The driving force was to end back-street and self-induced abortion and to ensure that those who could not afford to pay for a safe termination were not forced to risk their lives and health. Forty years on, those aims have been achieved. As for the nearly 200,000 annual abortions Dr Williams decries, do we really want 200,000 additional births each year? I, for one, am celebrating 40 years of safe, legal abortion and am proud of what I helped to achieve.”
Diane writes about her life and beliefs:
I guess I have always been a humanist but my first positive rejection of religion came around the age of 8 or 9 when the absurdity of a Jewish uncle’s behaviour struck me with full force and has stayed with me ever since. When my mother (a believing but non-practising Jew) cooked ham she invited this uncle to partake of his favourite food. BUT he would never eat ham sandwiches on a Saturday. From then on I questioned although, in my late teens, I really wanted to believe and, as well as visiting churches of various flavours, read a great deal. By chance I came across a book by Thomas Huxley and realised I was not alone in my lack of belief. From there I moved on to Darwin and have never looked back.
In the early 1960’s following a fourth unplanned and unwanted pregnancy I bought a safe abortion in Harley Street and this experience turned me into an abortion law reform campaigner. I joined the then moribund Abortion Law Reform Association and within a year found myself as its vice-chairman, lecturing, broadcasting, writing and debating about abortion: this topic dominated my life for the next thirty years. Following the passing of David Steel’s 1967 Abortion Act, I became General Secretary of ALRA and then moved to the British Pregnancy Advisory Service (which I had helped to found) as its press and parliamentary campaigner and spokesperson.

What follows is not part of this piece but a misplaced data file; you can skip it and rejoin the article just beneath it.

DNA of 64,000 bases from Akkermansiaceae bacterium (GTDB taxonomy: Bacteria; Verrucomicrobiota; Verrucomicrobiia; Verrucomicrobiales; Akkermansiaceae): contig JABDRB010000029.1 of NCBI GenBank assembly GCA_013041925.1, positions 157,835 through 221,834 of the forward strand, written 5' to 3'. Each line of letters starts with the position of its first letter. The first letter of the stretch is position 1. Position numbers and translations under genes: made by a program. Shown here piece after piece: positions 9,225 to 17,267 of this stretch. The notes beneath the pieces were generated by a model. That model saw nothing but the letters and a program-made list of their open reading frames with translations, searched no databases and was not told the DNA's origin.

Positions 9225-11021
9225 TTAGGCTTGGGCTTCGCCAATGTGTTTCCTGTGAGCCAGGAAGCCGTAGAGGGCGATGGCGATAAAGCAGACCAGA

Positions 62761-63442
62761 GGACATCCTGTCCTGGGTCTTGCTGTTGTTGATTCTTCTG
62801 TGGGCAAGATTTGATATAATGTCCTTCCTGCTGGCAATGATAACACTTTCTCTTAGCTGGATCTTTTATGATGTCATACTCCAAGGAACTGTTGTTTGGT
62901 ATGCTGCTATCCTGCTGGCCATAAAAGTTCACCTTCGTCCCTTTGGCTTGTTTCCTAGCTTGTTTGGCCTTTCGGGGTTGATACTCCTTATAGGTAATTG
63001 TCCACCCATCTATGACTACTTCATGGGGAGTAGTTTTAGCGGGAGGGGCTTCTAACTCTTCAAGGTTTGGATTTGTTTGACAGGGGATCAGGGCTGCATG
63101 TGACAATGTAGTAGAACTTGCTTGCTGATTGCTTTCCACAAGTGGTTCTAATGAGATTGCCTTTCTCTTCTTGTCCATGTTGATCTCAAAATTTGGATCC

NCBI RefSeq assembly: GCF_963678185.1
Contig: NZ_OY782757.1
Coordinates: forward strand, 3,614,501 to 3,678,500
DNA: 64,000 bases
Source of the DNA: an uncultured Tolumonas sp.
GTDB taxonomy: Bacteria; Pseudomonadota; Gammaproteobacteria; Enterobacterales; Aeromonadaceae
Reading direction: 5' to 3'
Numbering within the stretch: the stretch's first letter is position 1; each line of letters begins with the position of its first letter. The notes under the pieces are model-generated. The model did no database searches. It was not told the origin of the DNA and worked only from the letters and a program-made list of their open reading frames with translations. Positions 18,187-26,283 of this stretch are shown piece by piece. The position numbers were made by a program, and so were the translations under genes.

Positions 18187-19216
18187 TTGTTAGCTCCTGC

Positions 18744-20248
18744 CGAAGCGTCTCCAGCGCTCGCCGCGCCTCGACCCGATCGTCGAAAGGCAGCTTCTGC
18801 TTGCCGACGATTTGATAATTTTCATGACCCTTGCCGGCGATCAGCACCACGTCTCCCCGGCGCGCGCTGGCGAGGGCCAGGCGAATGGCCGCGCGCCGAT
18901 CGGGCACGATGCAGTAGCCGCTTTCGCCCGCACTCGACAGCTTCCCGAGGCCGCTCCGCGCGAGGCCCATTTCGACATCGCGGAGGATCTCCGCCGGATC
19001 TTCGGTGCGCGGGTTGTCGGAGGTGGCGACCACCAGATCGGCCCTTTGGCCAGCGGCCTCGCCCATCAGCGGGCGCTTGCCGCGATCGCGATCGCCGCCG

The Ethical Union advertised widely in the 1950s and I joined. When the Ethical Union became the BHA I joined the Executive Committee. Those were exciting years, with restrictive laws on homosexuality, family planning, capital punishment, divorce, all coming under successful attack. I am still proud to have been an active part of the movement that so effectively tackled and defeated religious prejudice and power. When my eldest son was called a pagan at our local Church of England village school it was time to turn my attention to campaigning for a state school: it is still here today. As a result of that I was asked to write a regular column “from a humanist view” in the local Thomson evening paper and given free rein to pursue my humanist hobby horses. This provided the sort of notoriety that, when as I stood as a candidate for the County Council, opponents were out on the pavements with banners declaring, ‘She is pro abortion and anti Christ’.
Much the same sentiments were expressed again in 1969 when I was appointed a Justice of the Peace. I like to think that during my thirty three years on the bench – for many years a Deputy Chairman of the main Bench and Chair of the Family Panel – I spread my views and exerted influence in circles not regularly reached by humanism. More recently I have been a Director and Trustee of the Rationalist Press Association. Now I am respectable, but miss the adrenalin when speaking publicly about diabetes. To be a Distinguished Supporter of the BHA is a great honour and pleases me immensely.
Diane Munday featured in Radio 4’s “The Reunion” in August 2005, discussing the 1968 campaign to legalise abortion with other members of the Abortion Law Reform Association, Lord Steel,, and Jill Knight, one of the chief opponents of abortion.